Sunday, October 10, 2010

A Sampling of Some Quotes about the U.S. Constitution from History

A Sampling of Some
Quotes about the U.S.
Constitution from History

Quotes Source:

The following is a sampling of some quotes from history which make some very important points about the principles of constitutional republican government:

1. The Constitution was written to be understood by the voters; its words and phrases were used in their normal and ordinary, as distinguished from technical meaning; where the intention is clear, there is no room for construction, and no excuse for interpolation or addition. — Martin v. Hunter's Lessee, 1 Wheat 304; Gibbons v. Ogden, 9 Wheat 419; Brown v. Maryland, 12 Wheat 419; Craig v. Missouri, 4 Pet 10; Tennessee v. Whitworth, 117 U.S. 139; Lake County v. Rollins, 130 U.S. 662; Hodges v. United States, 203 U.S. 1; Edwards v. Cuba R. Co., 268 U.S. 628; The Pocket Veto Case, 279 U.S. 655; (Justice) Story on the Constitution, 5th ed., Sec 451; Cooley's Constitutional Limitations, 2nd ed., p. 61, 70.

2. It cannot be presumed that any clause in the constitution is intended to be without effect;... — Marbury v. Madison, 5 U.S. 137, 174 (1803).

3. The Constitution is a written instrument. As such, its meaning does not alter. That which it meant when it was adopted, it means now. — South Carolina v. United States, 199 U.S. 437, 448 (1905).

4. In the United States, Sovereignty resides in the people, who act through the organs established by the Constitution. — Chisholm v. Georgia, 2 Dall 419, 471; Penhallow v. Doane's Administrators, 3 Dall 54, 93; McCullock v. Maryland, 4 Wheat 316, 404, 405; Yick Yo Hopkins, 118 U.S. 356, 370.

5. The necessities which gave birth to the constitution, the controversies which precede its formation and the conflicts of opinion which were settled by its adoption, may properly be taken into view for the purposes of tracing to its source, any particular provision of the constitution, in order thereby, to be enabled to correctly interpret its meaning. — Pollock v. Farmers' Loan & Trust Co., 157 U.S. 429, 558.

6. The values of the Framers of the Constitution must be applied in any case construing the Constitution. Inferences from the text and history of the Constitution should be given great weight in discerning the original understanding and in determining the intentions of those who ratified the constitution. The precedential value of cases and commentators tends to increase, therefore, in proportion to their proximity to the adoption of the Constitution, the Bill of Rights, or any other amendments. — Powell v. McCormack, 395 U.S. 486, 547 (1969).

7. To disregard such a deliberate choice of words and their natural meaning, would be a departure from the first principle of constitutional interpretation. "In expounding the Constitution of the United States," said Chief Justice Taney in Holmes v. Jennison, 14 U.S. 540, 570-1, "every word must have its due force and appropriate meaning; for it is evident from the whole instrument, that, no word was unnecessarily used, or needlessly added. The many discussions which have taken place upon the construction of the Constitution, have proved the correctness of this proposition; and shown the high talent, the caution and the foresight of the illustrious men who framed it. Every word appears to have been weighed with the utmost deliberation and its force and effect to have been fully understood. — Wright v. United States, 302 U.S. 583 (1938).

8. The courts are not bound by mere forms, nor are they to be misled by mere pretences. They are at liberty — indeed, are under a solemn duty — to look at the substance of things, whenever they enter upon the inquiry whether the legislature has transcended the limits of its authority. If therefore, a statute purporting to have been enacted to protect the public health, the public morals, or the public safety, has no real or substantial relation to those objects, or is a palpable invasion of rights secured by the fundamental law, it is the duty of thye courts to so adjudge, and thereby give effect to the Constitution. — Mugler v. Kansas, 123 U.S. 623, 661.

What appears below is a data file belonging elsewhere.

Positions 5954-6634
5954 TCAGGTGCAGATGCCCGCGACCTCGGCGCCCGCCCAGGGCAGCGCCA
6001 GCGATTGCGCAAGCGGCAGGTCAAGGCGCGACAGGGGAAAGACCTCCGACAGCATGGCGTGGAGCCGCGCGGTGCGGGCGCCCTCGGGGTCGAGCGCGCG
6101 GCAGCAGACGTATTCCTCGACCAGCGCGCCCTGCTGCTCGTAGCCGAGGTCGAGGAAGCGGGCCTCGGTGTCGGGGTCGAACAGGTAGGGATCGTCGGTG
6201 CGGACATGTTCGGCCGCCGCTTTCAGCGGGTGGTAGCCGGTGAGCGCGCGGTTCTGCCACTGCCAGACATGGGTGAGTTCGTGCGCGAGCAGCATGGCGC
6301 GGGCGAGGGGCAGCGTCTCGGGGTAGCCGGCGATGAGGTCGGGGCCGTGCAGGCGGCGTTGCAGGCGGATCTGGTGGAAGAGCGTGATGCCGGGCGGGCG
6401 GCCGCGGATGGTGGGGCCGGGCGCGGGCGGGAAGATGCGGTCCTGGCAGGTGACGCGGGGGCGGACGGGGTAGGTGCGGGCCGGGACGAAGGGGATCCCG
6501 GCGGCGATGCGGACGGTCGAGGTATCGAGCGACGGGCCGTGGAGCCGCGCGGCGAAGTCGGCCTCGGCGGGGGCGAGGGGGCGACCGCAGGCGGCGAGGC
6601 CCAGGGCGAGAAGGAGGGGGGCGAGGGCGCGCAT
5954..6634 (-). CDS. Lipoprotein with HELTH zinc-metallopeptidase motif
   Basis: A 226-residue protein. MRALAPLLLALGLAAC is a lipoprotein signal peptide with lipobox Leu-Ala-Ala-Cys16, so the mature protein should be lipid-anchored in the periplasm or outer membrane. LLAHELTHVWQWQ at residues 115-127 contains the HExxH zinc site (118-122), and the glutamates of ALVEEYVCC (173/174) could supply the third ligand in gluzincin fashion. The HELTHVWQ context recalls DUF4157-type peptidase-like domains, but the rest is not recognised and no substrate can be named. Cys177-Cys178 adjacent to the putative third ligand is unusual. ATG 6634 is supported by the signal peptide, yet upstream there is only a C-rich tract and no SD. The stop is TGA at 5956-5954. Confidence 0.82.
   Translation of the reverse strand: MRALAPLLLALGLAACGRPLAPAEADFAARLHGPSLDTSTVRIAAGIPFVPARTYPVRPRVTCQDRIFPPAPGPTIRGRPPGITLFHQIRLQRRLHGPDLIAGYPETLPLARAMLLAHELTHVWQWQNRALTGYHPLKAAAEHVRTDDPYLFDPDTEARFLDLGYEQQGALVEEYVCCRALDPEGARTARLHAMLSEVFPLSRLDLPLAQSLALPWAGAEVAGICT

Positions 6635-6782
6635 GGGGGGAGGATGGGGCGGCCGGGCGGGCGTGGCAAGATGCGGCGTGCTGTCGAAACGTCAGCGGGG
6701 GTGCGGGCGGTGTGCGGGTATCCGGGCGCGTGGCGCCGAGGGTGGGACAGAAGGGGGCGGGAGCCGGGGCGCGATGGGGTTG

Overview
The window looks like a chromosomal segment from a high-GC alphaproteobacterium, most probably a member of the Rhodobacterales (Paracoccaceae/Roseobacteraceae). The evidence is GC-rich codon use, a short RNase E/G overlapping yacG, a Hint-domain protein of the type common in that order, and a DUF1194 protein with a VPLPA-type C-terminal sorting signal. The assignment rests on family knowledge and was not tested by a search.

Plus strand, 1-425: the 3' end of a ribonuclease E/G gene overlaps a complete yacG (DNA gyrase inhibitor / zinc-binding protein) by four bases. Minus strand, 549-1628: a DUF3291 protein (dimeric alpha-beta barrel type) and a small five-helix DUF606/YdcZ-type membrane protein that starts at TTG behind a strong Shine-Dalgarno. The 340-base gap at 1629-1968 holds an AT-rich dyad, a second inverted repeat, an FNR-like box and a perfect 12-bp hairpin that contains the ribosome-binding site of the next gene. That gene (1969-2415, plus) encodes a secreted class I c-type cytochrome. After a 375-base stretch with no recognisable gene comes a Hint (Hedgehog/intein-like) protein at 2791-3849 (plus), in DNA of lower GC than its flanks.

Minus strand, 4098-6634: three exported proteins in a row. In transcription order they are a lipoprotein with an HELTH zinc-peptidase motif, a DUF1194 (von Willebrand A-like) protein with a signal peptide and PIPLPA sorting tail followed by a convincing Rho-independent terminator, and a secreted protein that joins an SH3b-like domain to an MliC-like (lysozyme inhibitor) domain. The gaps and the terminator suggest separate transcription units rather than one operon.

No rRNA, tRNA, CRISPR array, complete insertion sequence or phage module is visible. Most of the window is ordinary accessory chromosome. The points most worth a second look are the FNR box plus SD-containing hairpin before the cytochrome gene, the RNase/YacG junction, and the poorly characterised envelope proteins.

9. Constitutional provisions for the security of person and property should be liberally construed. It is the duty of the courts to be watchful of constitutional rights against any stealthy encroachments thereon. — Boyd v. U.S., 116 U.S. 635.

10. It cannot be assumed that the framers of the constitution and the people who adopted it, did not intend that which is the plain import of the language used. When the language of the constitution is positive and free of all ambiguity, all courts are not at liberty, by a resort to the refinements of legal learning, to restrict its obvious meaning to avoid the hardships of particular cases. We must accept the constitution as it reads when its language is unambiguous, for it is the mandate of the sovereign power. — Cook vs. Iverson, 122, N.M. 251.

11. Where the words of a constitution are unambiguous and in their commonly received sense lead to a reasonable conclusion, it should be read according to the natural and most obvious import of the framers, without resorting to subtle and forced construction for the purpose of limiting or extending its operation. — A State Ex Rel. Torryson v. Grey, 21 Nev. 378, 32 P. 190.

12. If the legislature clearly misinterprets a constitutional provision, the frequent repitition of the wrong will not create a right. — Amos v. Mosley, 74 Fla. 555; 77 So. 619.

13. A long and uniform sanction by law revisers and lawmakers, of a legislative assertion and exercise of power, is entitled to a great weight in construing an ambiguous or doubtful provision, but is entitled to no weight if the statute in question is in conflict with the plain meaning of the constitutional provision. — Kingsley v. Merril, 122 Wis. 185; 99 NW 1044.

14. Economic necessity cannot justify a disregard of cardinal constitutional guarantee. — Riley v. Carter, 165 Okal. 262; 25 P. 2d 666; 79 ALR 1018.

15. Disobedience or evasion of a constitutional mandate may not be tolerated, even though such disobedience may, at least temporarily, promote in some respects the best interests of the public. — State v. Board of Examiners, 274 N.Y. 367; 9 NE 2d 12; 112 ALR 660.

16. When any court violates the clean and unambiguous language of the Constitution, a fraud is perpetrated and no one is bound to obey it. — (See 16 Ma. Jur. 2d 177, 178) State v. Sutton, 63 Minn. 147, 65 NW 262, 30 L.R.A. 630 Am. St. 459.